In 2023, the inaugural Caribbean Music Awards was held in Brooklyn, New York to recognize the contribution of Caribbean artists to the music industry and their impact on their collective culture.

What is Calypso?

Calypso originated in Trinidad and Tobago and is closely related to Kaiso music. Call-and-response and storytelling are the usual formats for the music style. Calypso came about through the creation of Carnival, which began in Trinidad. A few famous calypso artists are Lord Shorty, Mighty Sparrow, and Lord Kitchener. Addionally, Soca music (SOul of CAlypso) is the offspring of Calypso, which infuses South Asian instruments.


What is Steel Pan Music?

Steel pan, or steel drum, music stems from the West African tradition of Talking Drum language, a way to communicate over long distances. In the 1700s, enslaved Africans in Trinidad and Tobago used trash cans and scrap metal to create music and were met with government-sanctioned restrictions to play them. Modern-day steel pan music came about in the 1930s. Using oil drums, musicians fashioned the percussion instrument to create tinny rhythms. The depth of the drum and the various dents create different pitches that when played together, have a unique sound.


Steel Pan and West African Talking Drum

Made by the enslaved peoples in Trinidad and Tobago from oil drums in the 1900s, the unique sound of a steel pan has become synonymous with the Caribbean. Making a steel pan is a labor-intensive endeavor because they are made by hand. Therefore, each has its own unique signature and slight differences in sound. The larger the main part of the pan, the deeper the bass. There are fourteen variations of steel pan and each one is made for a specific pitch to work in harmony with the band.


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Carnival (also spelled "Carnaval" or "Kanaval") is a large annual event held in the Caribbean, South America, and around the globe to celebrate the collective pride in Caribbean heritage.

Attendees wear elaborate costumes and clothing representing an individual country's flag or flag colors. Coordinated dance troops put on performances or freestyle cultural dances to music playing from a music truck, usually behind the dancers. Food stands and food trucks line the route, serving traditional food and drinks, depending on the country of origin.

The first Caribbean Carnival was held in Trinidad and Tobago in the 1800s. Today, this annual event remains the largest and most famous Carnival celebrating Caribbean culture and heritage.

Outside of the Caribbean, Carnival is celebrated globally including the United States, Canada, the UK, France, the Netherlands, Germany, and South America. Most celebrations are scheduled around Christian observances such Ash Wednesday and Lent. The summer months are also a popular time to hold Carnaval. The event can last from a couple of days up to a full week, depending on the country.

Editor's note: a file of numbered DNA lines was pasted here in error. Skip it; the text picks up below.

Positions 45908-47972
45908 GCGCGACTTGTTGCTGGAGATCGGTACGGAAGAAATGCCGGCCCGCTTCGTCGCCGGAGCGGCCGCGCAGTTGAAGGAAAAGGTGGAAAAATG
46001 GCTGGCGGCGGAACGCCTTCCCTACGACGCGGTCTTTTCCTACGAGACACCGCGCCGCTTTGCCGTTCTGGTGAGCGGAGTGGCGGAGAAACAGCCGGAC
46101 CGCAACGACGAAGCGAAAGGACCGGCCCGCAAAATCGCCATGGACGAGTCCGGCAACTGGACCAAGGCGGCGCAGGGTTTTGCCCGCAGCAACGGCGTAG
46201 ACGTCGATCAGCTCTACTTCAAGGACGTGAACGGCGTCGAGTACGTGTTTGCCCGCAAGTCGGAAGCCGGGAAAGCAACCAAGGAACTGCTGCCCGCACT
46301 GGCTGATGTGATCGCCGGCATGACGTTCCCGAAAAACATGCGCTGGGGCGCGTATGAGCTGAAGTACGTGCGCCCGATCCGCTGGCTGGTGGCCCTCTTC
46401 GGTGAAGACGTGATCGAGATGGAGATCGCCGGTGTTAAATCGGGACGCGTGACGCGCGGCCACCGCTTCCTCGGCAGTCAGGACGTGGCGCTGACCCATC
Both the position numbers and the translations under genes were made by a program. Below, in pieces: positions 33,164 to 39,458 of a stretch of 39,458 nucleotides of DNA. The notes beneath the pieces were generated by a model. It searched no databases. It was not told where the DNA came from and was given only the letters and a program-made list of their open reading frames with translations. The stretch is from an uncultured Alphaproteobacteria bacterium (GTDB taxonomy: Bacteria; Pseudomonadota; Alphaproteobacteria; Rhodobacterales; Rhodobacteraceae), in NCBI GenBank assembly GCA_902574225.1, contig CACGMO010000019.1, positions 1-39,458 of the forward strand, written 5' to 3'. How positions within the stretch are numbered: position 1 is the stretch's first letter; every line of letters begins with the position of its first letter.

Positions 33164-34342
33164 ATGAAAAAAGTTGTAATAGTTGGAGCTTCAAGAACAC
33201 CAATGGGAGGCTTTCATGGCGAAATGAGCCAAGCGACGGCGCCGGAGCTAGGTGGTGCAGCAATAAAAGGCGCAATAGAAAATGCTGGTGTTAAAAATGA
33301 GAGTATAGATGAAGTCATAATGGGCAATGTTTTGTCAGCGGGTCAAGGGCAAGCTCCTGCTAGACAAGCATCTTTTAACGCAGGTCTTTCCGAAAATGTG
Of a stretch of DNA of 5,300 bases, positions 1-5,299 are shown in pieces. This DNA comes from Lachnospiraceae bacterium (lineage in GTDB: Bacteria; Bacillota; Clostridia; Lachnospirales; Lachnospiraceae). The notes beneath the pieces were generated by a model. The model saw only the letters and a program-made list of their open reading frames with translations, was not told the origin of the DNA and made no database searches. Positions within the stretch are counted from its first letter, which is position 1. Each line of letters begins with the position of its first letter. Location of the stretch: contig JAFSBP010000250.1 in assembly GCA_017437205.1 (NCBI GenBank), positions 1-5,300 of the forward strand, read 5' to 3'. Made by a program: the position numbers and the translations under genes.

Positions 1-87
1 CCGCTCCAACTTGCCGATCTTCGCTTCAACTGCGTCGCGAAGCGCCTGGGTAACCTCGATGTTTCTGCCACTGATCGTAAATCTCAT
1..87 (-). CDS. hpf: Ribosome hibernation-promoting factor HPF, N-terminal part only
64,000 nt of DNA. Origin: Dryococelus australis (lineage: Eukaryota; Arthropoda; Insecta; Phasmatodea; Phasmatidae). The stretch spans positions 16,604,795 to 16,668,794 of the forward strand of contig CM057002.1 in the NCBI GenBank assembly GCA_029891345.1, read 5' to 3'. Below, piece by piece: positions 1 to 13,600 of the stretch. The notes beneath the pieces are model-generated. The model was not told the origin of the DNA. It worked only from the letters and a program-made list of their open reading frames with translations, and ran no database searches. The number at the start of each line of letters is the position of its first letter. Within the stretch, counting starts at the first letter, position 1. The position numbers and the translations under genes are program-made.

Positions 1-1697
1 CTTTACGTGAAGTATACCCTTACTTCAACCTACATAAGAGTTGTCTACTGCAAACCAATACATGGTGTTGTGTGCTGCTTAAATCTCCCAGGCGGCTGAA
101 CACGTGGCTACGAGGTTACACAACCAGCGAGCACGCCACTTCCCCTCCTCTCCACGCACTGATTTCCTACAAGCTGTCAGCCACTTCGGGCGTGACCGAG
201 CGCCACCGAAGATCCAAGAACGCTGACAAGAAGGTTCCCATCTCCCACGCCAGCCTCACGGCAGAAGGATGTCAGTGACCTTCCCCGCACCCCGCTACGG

Carnival also has many names. Whether it is known as Bacchanal in Jamaica or West Indian Day Parade in New York City, Carnival's themes of music, food, fun, and cultural expression are the basis of every celebration. Locally, the Orlando Carnival Downtown festival, hosted in May, has been an annual tradition for over thirty years. 

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Caribbean Cuisine

Caribbean/West Indian cooking is quite literally a melting pot of cuisines. Much of what is considered Caribbean dishes were created by blending foods and spices from elsewhere with what is naturally sourced from land and sea. Rice, fruits, vegetables, and spices from South America, India, Europe, and Asia enhanced the native foods. During the Transatlantic Slave Trade, Africans used what was unwanted by the plantation owners to replicate dishes from their homeland. Indentured servants blended their traditional foods with what was available to them.

Slavery in the Caribbean. National Museums Liverpool. (n.d.).




Education is an integral part of Caribbean culture. The earliest university, founded in 1538, is the Autonomous University of Santo Domingo in the Dominican Republic.

Today, there are over 95 institutions of higher learning and trade in the Caribbean, including the University of the West Indies, founded in Jamaica in 1948, with approximately 50,000 students on five campuses across the region. Cuba, alone, is home to 60 colleges and universities. 

Many students also opt to study in the United States, Canada, and the United Kingdom to complete education in their chosen fields. Though the Caribbean faces economic or geographical challenges, ten Caribbean countries have a literacy rate of over 90% as of 2023.